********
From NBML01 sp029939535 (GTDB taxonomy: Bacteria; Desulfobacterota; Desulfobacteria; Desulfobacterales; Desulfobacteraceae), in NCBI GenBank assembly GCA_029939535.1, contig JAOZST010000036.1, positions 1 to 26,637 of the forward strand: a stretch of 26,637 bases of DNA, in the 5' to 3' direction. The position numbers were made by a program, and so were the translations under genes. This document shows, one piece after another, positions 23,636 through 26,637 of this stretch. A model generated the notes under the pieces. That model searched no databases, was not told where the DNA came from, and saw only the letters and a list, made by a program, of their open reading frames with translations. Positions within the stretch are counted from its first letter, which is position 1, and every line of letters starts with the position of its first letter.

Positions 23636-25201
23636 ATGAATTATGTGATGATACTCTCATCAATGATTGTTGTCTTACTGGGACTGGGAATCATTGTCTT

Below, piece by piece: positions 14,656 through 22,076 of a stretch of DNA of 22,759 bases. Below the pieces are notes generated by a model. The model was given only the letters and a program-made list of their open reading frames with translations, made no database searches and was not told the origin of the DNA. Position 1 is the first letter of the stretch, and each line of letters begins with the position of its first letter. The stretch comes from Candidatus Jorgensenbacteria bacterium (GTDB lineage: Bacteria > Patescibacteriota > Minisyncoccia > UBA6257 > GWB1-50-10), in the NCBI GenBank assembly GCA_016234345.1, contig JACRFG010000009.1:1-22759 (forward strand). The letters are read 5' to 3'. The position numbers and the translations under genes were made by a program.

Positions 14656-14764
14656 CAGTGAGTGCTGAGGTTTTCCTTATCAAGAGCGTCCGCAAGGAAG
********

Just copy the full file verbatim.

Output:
From NBML01 sp029939535 (GTDB taxonomy: Bacteria; Desulfobacterota; Desulfobacteria; Desulfobacterales; Desulfobacteraceae), in NCBI GenBank assembly GCA_029939535.1, contig JAOZST010000036.1, positions 1 to 26,637 of the forward strand: a stretch of 26,637 bases of DNA, in the 5' to 3' direction. The position numbers were made by a program, and so were the translations under genes. This document shows, one piece after another, positions 23,636 through 26,637 of this stretch. A model generated the notes under the pieces. That model searched no databases, was not told where the DNA came from, and saw only the letters and a list, made by a program, of their open reading frames with translations. Positions within the stretch are counted from its first letter, which is position 1, and every line of letters starts with the position of its first letter.

Positions 23636-25201
23636 ATGAATTATGTGATGATACTCTCATCAATGATTGTTGTCTTACTGGGACTGGGAATCATTGTCTT

Below, piece by piece: positions 14,656 through 22,076 of a stretch of DNA of 22,759 bases. Below the pieces are notes generated by a model. The model was given only the letters and a program-made list of their open reading frames with translations, made no database searches and was not told the origin of the DNA. Position 1 is the first letter of the stretch, and each line of letters begins with the position of its first letter. The stretch comes from Candidatus Jorgensenbacteria bacterium (GTDB lineage: Bacteria > Patescibacteriota > Minisyncoccia > UBA6257 > GWB1-50-10), in the NCBI GenBank assembly GCA_016234345.1, contig JACRFG010000009.1:1-22759 (forward strand). The letters are read 5' to 3'. The position numbers and the translations under genes were made by a program.

Positions 14656-14764
14656 CAGTGAGTGCTGAGGTTTTCCTTATCAAGAGCGTCCGCAAGGAAG